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A proposal from San Francisco police could give city police the ability to kill suspects using remote-controlled robots.
A draft policy describing the controversial proposal states that lethal force by robots would be allowed if there was a deadly threat to police from the public, local outlets reported this week.
“Robots will only be used as a lethal force option when the risk of loss of life to members of the public or officers is imminent and outweighs any other force option available to SFPD,” part of the policy states, according to the news outlet Mission Local.
Dedicated operators who should undergo training can operate the unmanned and remotely controlled robots, according to the design policy.
If the draft policy is adopted, the robots could be used during arrests, critical incidents, warrant execution, and during “suspicious device assessments,” the draft policy also states.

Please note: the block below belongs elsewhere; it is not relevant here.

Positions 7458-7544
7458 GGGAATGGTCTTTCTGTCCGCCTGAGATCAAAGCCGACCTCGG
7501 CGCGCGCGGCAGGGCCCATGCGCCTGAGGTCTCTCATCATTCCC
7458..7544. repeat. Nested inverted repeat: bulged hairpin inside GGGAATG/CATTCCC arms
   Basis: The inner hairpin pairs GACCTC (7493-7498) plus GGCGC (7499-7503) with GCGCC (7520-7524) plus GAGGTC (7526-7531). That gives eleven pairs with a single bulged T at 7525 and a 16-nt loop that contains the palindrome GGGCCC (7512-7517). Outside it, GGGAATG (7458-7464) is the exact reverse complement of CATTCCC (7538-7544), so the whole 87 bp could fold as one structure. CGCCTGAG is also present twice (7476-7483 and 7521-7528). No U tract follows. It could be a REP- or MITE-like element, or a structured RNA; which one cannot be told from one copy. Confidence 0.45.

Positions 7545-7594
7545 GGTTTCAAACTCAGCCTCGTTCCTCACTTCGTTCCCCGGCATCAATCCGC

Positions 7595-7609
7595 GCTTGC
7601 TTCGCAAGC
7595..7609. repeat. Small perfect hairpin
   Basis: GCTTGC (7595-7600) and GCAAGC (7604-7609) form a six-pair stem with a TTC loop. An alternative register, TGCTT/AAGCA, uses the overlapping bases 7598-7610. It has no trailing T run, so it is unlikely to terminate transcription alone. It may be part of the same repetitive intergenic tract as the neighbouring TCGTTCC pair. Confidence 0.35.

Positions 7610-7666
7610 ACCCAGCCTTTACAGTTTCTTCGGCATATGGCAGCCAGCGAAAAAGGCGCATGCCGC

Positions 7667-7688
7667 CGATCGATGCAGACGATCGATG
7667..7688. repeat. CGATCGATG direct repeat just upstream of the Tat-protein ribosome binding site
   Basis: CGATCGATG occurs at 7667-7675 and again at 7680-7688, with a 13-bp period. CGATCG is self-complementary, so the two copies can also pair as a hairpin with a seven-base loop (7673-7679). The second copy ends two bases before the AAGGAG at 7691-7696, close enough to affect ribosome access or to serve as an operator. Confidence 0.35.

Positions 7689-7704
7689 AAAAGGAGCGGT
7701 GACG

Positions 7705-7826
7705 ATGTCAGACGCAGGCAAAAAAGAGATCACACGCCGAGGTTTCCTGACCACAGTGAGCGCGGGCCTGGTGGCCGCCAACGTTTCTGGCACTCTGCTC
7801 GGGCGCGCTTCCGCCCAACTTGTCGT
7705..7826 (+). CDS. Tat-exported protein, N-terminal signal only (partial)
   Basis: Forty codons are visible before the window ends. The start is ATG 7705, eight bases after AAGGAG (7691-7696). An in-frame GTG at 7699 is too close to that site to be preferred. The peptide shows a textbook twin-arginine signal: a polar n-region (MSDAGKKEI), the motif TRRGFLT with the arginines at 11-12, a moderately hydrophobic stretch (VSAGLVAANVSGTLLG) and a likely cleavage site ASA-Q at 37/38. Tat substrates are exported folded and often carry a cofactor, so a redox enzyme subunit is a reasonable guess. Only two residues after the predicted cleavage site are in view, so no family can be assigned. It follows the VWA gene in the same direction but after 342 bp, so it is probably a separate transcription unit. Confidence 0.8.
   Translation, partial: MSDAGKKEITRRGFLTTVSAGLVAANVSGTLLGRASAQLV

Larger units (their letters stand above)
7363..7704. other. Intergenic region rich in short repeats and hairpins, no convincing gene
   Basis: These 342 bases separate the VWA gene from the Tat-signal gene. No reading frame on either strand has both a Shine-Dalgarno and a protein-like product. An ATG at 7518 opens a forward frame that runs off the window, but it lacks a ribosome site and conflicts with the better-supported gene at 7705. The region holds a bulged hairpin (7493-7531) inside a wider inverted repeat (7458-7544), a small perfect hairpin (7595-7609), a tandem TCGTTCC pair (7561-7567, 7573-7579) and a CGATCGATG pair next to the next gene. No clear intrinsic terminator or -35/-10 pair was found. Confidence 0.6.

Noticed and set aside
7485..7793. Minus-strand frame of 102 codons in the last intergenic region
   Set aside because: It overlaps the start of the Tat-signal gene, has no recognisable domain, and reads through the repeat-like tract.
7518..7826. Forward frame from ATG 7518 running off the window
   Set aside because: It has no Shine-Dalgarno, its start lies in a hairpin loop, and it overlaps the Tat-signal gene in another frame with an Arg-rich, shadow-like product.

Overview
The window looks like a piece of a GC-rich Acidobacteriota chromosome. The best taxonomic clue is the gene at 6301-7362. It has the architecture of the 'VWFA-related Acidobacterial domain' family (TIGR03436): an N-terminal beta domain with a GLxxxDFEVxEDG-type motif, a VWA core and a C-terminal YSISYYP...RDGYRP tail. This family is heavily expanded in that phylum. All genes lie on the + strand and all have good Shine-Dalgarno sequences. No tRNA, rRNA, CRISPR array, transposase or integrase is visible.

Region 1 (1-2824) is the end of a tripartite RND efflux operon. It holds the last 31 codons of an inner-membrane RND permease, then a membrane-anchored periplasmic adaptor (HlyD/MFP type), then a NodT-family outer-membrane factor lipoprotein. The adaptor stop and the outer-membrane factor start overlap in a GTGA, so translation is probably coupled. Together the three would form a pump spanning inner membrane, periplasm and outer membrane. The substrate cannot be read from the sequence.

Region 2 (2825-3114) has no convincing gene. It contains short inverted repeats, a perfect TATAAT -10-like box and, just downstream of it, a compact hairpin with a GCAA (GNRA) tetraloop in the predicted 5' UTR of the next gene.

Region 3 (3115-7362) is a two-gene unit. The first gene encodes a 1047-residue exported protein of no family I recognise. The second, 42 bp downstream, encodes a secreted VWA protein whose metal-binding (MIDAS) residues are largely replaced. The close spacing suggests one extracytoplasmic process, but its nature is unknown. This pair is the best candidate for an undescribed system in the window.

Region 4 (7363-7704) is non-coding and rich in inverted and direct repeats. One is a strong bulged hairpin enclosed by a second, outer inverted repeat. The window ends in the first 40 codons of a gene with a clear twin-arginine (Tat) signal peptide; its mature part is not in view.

The rules committee that reviewed the proposal voted to send it to the Board of Supervisors to discuss at a Tuesday meeting.
Critics, including Tifanei Moyer, a senior staff attorney for the Lawyers’ Committee for Civil Rights of San Francisco Bay Area, denounced the proposal.
“We live in a dystopian future, where we debate whether police should use robots to execute civilians without trial, jury or judge,” Moyer told Mission Local.
Moyer added in an email to the outlet, “No legal professional or common resident should pass on as if it were normal.”
The department has 17 robots, but none have ever been used to attack an individual, a police spokesman reportedly said.
The Dallas Police Department used a robot to kill a suspect accused of killing five officers in a shooting in 2016.
The Oakland Police Department declined to move forward with a similar proposal that would allow them to use lethal force robots after initially putting forward the idea, Mission Local reported.